The reforms ofThe year 1983 brought an unprecedented gold mine in saint making. During his pontificate, John Paul II recognized 1,338 beatifications and 482 canonizations, almost 15 times more than the previous record holder Pius XII, who died in 1958, and more than the cumulative total of the previous five centuries combined. "We're becoming a factory," lamented a Vatican historian in Making Saints, Kenneth Woodward's authoritative account of canonization in the Roman Catholic Church.
But the lack of moderation was the point. “In the hands of John Paul II,” writes Woodward, “the process of sanctification became a very powerful mechanism for spreading his message”—a message of popular belief available to all believers. The Saints were one of the Church's most effective propaganda tools. They encouraged recruitment and allowed the church to tailor its gospel to local populations and specific demographics. And copyrighting a saint's name and likeness allowed the church to sell paraphernalia. Benedict kept pace with John Paul II and Francis surpassed both. in hisfirst canonization ceremony recognized 815 saints.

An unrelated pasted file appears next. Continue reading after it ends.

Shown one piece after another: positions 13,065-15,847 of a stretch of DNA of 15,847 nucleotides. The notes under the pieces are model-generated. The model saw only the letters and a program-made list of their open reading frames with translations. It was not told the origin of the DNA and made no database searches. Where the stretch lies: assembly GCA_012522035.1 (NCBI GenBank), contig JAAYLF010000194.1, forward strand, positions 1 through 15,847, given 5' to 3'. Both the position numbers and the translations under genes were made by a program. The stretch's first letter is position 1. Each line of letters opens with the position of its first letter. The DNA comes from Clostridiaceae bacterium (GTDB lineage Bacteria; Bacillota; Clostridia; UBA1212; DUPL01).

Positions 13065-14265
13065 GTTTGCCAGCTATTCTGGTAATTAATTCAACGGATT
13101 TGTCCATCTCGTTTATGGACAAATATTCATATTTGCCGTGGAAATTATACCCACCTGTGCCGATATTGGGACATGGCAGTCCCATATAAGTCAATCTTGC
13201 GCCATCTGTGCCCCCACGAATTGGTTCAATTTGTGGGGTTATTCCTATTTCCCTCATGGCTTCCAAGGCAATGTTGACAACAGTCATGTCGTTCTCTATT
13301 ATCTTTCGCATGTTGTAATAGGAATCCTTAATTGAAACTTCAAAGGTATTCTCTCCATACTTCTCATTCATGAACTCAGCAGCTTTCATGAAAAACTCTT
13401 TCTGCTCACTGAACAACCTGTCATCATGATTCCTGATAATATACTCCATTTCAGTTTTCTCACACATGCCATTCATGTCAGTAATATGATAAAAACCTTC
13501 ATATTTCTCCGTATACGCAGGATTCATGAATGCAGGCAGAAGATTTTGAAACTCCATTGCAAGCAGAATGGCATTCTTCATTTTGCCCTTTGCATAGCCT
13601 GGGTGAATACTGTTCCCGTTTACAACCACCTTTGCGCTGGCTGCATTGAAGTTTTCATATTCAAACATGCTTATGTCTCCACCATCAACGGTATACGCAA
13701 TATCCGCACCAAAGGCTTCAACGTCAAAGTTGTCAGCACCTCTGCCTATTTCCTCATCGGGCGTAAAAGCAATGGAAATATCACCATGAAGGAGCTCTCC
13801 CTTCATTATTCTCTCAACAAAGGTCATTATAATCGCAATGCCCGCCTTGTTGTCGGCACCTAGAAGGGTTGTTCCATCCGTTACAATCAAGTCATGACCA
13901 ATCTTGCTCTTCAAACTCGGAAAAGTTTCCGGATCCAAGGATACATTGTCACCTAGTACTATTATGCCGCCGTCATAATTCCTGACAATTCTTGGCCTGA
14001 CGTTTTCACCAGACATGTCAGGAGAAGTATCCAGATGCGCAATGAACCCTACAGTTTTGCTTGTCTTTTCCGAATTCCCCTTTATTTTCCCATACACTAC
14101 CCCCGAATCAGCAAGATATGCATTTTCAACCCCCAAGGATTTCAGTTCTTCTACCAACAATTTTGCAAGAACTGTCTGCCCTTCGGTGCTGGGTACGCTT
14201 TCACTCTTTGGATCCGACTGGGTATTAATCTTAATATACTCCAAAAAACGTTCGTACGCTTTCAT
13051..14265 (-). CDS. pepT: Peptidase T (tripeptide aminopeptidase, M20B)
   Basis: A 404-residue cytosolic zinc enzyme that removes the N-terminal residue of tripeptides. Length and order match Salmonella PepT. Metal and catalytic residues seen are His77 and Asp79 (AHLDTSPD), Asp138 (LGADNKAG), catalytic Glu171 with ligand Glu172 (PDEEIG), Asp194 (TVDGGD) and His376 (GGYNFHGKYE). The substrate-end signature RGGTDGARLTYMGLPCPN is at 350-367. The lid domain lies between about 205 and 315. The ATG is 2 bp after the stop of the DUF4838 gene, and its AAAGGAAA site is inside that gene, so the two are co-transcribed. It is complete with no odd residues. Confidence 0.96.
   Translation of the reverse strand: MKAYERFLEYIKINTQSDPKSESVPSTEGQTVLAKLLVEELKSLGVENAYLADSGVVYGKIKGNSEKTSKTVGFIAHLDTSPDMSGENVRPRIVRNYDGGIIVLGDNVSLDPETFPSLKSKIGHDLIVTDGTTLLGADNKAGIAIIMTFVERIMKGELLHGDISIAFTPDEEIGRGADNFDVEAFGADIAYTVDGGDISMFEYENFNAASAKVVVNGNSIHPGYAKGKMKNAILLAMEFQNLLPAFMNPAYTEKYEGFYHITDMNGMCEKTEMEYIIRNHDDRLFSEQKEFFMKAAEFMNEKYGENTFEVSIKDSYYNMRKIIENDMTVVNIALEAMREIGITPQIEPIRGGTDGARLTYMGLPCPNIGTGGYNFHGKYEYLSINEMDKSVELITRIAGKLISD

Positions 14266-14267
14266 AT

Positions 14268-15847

During this holiness boom, the United States, which has the fourth largest Catholic population of any nation, was left out. Before the end of the 19th century, no cause of the United States was opened, and only one native citizen was sanctified:Philadelphia-Erbin Katharine Drexel (1858-1955),Canonized by Pope John Paul II in 2000. Three naturalized US citizens were sanctified, Saint Mother Teresa was an honorary citizen, and several "American" saints were born before 1776 or were foreign citizens living abroad, but this larger drawing only emphasizes scale. of underrepresentation. The canonization is expressly a symbolic gesture intended to draw attention to a heroic virtue, a martyrdom, a community. Symbolically speaking, American Catholics have been deceived.
While there are currently over 80 American candidates for sainthood, the Akkadian community has a special claim to Roman sympathies. Its Catholic population descends from what the Cajuns call "le grand dérangement": the 1755 expulsion of about 7,000 French Catholics from Nova Scotia by the British Army during the French and Indian War that broke up families and more than half of the population killed. One of the largest groups of refugees arrived in southwest Louisiana in 1765, led by Bonnie's ancestors, brothers Joseph and Alexandre Broussard.
"Holiness unites the local church with the universal church," says Kathleen Sprows Cummings, director of Notre Dame's Cushwa Center for the Study of American Catholicism, who wrote "A Saint of Our Own" about the century-long campaign for a patron saint in the United States (Principal competitors are St Elizabeth Ann Seton and St Kateri Tekakwitha, although both were born before the country's founding). “The history of the Akkadians is the story of how a persecuted minority was transplanted here and created a new culture. Charlene's meaning goes beyond the world of holiness. It's a deeply American story.”